(1)), so catchment scale effects have been removed from the MAF.

The three attributes that are used most for the correlation with the coefficient of variation (CV) are catchment area, the portion of forest and topographic elevation. The catchment area is negatively corre- lated. This is interesting in the context of the debate of whether CV changes with catchment scale (e.g.

Smith, 1992). In fact, the decrease is consistent with the results ofBlo¨schl and Sivapalan (1997)found by a derived flood frequency analysis for Austria. Note that, although the data set of Blo¨schl and Sivapalan (1997)was the same as in this paper, the method of analysis was completely different. Results of Merz and Blo¨schl (2004)suggest that the dependence of CV on catchment area depends on the flood process type and is most significant for floods produced by long synoptic rainfall events and least significant for flashy floods produced by thunderstorms. Forest cover is mainly positively correlated, but an interpretation based on local hydrologic reasoning is not obvious.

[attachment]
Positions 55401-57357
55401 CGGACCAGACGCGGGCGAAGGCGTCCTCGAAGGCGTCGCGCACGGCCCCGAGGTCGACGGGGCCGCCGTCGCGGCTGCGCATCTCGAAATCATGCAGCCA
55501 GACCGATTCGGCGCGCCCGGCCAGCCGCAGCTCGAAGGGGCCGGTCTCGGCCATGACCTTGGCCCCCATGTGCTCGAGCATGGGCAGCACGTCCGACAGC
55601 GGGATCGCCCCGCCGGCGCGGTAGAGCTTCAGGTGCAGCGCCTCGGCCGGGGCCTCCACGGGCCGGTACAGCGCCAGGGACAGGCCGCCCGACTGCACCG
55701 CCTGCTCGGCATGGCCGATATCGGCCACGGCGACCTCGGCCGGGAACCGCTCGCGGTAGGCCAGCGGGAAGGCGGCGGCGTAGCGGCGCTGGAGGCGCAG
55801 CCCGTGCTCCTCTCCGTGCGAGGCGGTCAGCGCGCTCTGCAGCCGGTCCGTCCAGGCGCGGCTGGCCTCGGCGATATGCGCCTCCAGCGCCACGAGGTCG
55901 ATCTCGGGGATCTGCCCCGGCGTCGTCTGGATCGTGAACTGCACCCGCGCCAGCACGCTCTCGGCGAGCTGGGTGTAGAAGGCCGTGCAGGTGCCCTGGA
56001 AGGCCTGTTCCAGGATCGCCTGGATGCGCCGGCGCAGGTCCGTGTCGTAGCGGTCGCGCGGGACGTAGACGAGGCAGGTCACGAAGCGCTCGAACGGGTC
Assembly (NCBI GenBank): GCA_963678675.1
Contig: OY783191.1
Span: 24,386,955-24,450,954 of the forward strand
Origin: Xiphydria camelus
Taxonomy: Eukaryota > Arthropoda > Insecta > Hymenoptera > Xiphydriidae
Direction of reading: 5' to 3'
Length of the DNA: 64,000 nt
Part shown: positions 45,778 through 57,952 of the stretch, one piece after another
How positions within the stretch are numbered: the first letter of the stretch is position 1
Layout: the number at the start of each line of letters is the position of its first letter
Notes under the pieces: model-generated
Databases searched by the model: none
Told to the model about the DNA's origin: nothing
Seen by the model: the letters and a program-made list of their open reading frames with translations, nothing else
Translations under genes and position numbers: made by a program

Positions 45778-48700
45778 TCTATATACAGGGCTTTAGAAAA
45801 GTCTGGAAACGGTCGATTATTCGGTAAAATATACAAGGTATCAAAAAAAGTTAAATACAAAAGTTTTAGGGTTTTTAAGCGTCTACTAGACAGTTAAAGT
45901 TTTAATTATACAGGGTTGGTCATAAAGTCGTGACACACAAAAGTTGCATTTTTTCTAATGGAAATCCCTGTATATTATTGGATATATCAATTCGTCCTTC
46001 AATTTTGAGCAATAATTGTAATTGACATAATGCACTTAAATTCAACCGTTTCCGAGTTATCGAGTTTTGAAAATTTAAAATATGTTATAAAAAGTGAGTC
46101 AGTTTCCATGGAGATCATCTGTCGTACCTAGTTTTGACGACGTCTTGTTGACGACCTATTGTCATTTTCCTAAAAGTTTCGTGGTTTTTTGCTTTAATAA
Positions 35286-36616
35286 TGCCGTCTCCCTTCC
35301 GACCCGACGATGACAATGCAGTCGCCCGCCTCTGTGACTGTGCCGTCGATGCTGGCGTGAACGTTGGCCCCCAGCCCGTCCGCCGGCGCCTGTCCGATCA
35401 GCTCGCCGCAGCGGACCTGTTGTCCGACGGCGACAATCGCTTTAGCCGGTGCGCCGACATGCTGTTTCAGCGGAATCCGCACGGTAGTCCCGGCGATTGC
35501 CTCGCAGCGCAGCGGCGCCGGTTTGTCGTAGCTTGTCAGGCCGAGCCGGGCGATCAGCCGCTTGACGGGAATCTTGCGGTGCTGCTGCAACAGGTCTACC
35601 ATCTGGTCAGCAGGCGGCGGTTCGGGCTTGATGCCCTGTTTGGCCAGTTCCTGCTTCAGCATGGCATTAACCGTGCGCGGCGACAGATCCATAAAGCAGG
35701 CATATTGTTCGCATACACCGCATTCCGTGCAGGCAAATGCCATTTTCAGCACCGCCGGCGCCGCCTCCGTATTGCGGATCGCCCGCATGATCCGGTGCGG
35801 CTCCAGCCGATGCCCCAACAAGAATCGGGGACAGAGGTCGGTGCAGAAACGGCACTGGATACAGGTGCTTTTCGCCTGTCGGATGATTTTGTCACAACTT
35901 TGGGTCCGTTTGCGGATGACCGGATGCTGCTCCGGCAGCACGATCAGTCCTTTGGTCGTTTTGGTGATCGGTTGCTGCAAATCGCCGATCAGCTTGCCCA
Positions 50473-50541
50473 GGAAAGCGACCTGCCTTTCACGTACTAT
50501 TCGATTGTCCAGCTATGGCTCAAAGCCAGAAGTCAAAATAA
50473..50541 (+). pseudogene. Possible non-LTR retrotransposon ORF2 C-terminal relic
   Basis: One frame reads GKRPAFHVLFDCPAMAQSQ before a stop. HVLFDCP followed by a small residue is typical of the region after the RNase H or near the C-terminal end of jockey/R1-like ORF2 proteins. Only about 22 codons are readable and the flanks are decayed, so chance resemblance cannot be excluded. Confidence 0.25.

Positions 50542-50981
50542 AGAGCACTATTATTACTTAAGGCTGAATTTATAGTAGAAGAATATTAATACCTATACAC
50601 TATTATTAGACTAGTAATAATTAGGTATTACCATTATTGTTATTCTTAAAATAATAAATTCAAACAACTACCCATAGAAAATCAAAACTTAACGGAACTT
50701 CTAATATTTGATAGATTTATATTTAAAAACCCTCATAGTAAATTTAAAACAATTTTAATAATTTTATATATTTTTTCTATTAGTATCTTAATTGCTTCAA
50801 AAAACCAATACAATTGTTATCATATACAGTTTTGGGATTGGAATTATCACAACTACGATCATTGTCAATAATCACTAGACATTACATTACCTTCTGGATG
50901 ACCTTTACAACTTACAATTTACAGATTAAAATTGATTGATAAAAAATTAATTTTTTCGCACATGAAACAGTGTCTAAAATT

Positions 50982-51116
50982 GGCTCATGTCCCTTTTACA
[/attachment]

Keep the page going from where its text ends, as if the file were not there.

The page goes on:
Topographic elevation is mainly negatively corre- lated. This is due to the large CVs in the dry lowland catchments in eastern Austria. A moderate flood variability and very low mean annual floods give rise to high CVs in these catchments.

The two attributes that are used most for the correlation with skewness (CS) are mean annual precipitation (MAP) and catchment elevation. The correlation of CS and MAP is mostly negative.

There is a clear interpretation for this. MAP is a measure of the wetness of the catchment. In dry catchments, with low MAP, often most of the floods are small but there are a few extreme events producing highly skewed flood samples. Conversely, in wet catchments the maximum annual floods